Editor’s note: This is the third and final installment in a series of stories about U.S. Marine Corps Cpl. Tim Read of Starkville, who continues to recover from injuries suffered in improvised explosive device attack while deployed in Afghanistan.
By BRIAN HAWKINS
Many characteristics have been used to describe members of America’s military forces — particularly the U.S. Marine Corps — throughout history.
Honor. Perseverance. Valor.
Marine Cpl. Tim Read of Starkville knows a bit about all of them, for he has seen them exhibited firsthand by his comrades-in-arms during his own active duty service.
Valor is a characteristic that has great meaning for Read, who says he saw his fellow Marines live it every day during his deployment to Afghanistan.
That valor, he says, saved his life more than once — on Aug. 31 when he was shot in the leg during a gunfight with Taliban fighters and on Oct. 15 when he was suffered multiple serious injuries when an improvised explosive device (IED) detonated beneath him as he was making his way out of a “wadi” (a large irrigation ditch) on a ground patrol.
“Valor is a common thing with my guys,” Read said. “There have been many times I’ve seen it, like the day I was shot.”
On that day — just like the day he was injured by the IED — Read and the members of “G” Company,
3rd Platoon, 1st Squad, which had been deployed since mid-June to Afghanistan with the Camp Lejeune, N.C.-based 2nd Battalion, 6th Marines, were patrolling in a wadi in Marjah, Afghanistan.
During that gunfight, one Read’s squad members was wounded by Taliban gunfire.
“I went and dragged my buddy out of the wadi to start First Aid on him until my corpsman (U.S. Navy combat medic) could get there, then I stepped back to fight the enemy,” Read said.
“I looked down and my leg felt warm.”
That’s when he saw the bullet wound that would ultimately force him out of active duty for about four weeks while he recovered at Camp Dwyer in Afghanistan.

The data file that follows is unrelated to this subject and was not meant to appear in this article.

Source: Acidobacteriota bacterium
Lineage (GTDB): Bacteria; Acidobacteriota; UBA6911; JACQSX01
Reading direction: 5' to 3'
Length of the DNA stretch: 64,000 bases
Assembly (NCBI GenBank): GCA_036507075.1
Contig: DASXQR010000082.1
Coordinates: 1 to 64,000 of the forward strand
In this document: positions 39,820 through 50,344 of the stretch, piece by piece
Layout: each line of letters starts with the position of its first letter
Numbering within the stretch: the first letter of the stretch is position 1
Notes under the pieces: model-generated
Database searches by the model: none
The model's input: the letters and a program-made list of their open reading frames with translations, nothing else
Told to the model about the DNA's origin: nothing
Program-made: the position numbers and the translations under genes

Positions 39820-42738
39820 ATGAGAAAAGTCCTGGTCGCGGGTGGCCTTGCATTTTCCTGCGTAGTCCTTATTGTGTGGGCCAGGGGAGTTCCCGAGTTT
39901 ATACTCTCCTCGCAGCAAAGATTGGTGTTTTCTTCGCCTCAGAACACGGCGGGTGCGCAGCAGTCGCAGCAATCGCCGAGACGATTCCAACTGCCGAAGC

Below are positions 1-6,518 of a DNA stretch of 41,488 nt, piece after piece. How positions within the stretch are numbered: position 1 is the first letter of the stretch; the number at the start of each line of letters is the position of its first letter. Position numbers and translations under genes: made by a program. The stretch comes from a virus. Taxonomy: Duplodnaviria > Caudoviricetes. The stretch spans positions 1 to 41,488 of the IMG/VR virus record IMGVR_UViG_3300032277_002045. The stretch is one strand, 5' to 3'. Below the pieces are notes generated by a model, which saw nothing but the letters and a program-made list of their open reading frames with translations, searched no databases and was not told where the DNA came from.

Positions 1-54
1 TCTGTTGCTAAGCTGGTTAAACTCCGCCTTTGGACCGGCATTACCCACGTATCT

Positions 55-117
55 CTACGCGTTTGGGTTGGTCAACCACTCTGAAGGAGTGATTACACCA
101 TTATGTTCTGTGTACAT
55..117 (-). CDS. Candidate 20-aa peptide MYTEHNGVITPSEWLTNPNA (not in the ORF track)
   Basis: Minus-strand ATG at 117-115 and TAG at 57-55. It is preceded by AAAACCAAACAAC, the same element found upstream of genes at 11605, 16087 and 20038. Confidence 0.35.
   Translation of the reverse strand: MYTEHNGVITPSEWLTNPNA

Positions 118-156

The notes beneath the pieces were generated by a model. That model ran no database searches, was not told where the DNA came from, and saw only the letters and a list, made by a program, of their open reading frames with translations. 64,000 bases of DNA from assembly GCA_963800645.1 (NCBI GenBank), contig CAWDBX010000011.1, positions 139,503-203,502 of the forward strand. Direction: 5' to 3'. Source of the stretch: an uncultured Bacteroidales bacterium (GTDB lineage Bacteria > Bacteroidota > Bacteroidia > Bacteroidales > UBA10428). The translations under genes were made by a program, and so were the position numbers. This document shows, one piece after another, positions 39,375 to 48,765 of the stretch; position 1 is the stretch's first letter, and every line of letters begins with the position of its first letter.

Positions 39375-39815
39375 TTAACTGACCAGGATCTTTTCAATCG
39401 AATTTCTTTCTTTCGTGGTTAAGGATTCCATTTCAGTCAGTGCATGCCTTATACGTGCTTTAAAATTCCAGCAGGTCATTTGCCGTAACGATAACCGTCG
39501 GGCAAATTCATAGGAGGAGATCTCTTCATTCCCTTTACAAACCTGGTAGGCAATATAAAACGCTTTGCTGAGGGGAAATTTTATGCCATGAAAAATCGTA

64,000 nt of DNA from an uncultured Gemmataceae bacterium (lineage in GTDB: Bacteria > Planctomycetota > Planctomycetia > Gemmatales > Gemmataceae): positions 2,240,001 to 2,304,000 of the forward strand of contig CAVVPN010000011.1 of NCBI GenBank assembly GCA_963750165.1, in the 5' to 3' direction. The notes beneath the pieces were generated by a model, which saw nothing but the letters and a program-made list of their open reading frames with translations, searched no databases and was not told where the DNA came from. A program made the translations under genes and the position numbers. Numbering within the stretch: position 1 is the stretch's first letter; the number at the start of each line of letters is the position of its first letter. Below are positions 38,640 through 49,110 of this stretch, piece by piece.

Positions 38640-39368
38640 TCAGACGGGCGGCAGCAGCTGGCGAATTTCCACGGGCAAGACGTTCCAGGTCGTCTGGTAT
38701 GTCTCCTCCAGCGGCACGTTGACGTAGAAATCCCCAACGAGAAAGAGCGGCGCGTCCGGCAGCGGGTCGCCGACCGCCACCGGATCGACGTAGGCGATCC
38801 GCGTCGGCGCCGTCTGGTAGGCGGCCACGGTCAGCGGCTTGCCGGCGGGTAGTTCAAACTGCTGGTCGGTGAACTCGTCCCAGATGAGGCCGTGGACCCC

Just like he helped his buddy, the other Marines acted to help him, Read said.
And they kept fighting, he said.
“The day I was shot, we got within frag (fragmentation) grenade range. We knew we got them,” Read said.
The Taliban fighters have proven to be an intelligent, calculating enemy, especially when it comes to using IEDs to assault American and other Coalition forces, Read said. An area he and his fellow Marines patrolled regularly — known as Route Rabbit — exemplified this, Read said.
“Route Rabbit is one of the more dangerous spots they would ambush us,” Read said, noting how the Taliban would adjust their fighting tactics as they observed U.S. forces in action.
“You learn to know the indicators for IEDs. You don’t want to take paths where you think they would plant them, like a bridge or a path that has been taken by a lot of Marines or in compounds that have been abandoned,” Read said.
“As a leader, you have to look around. You watch for guys on motorcycles who may be following your movement. That is a big indicator.”
But Marines are trained to stand their ground, even in dire circumstances, Read said. During a firefight, Read remembered that he and some members of his squad were pinned down by gunfire when he saw the silhouette of a Taliban fighter carrying a rocket-propelled grenade launcher.
“They pinned us down and the next thing I know, there was a guy who had an RPG, and I was the only one who saw him,” Read said.
But that didn’t last for long.
“I saw my good buddy, who was our SAW (squad assault weapon) gunner. He was just an awesome guy, pushing guys out of the way. He then opens up fire with a full drum to help us get out of there,” Read said.
That kind of bravery was consistent among his squad and his platoon, Read said.
“You see it everywhere. Everybody just flowed together. We fought like the stereotypical Marines. We fight hard and fight fierce and they are afraid of us,” Read said.
Marines have been nicknamed “Devil Dogs” for their fierce fighting style in combat. An intercepted Taliban cell phone transmission reinforced this nickname while he was in Afghanistan, Read said.
“Our radio squad interecepted on one of their cell phone calls. They called us the ‘Devil’s Cowboys,’” Read said. “That made us feel good. We knew they were afraid of us.”
As he continues to recuperate from the injuries suffered by the IED detonation and undergoes rehabilitation in preparation for the prosthetic leg he will receive to replace part of the left leg he had to have amputated, Read thinks of his buddies often.
Though many in Starkville and Oktibbeha County have wanted to help him and his family as he recovers, Read’s mind is on his platoon.
“I am back in the States and I am set. I would appreciate folks back home praying for my guys who are still out there and all the military men and women who are still out there,” he said.
“Letters are fine for me. Pray for my buddies who are out there.”
Read hopes to be reunited with his buddies when they return from Afghanistan in January.
In the meantime, Read says he’s determined to recover as fully as possible.
“I plan on going to see my guys when they get back,” Read said. “I just want to get walking in no time. I am optimistic about it.”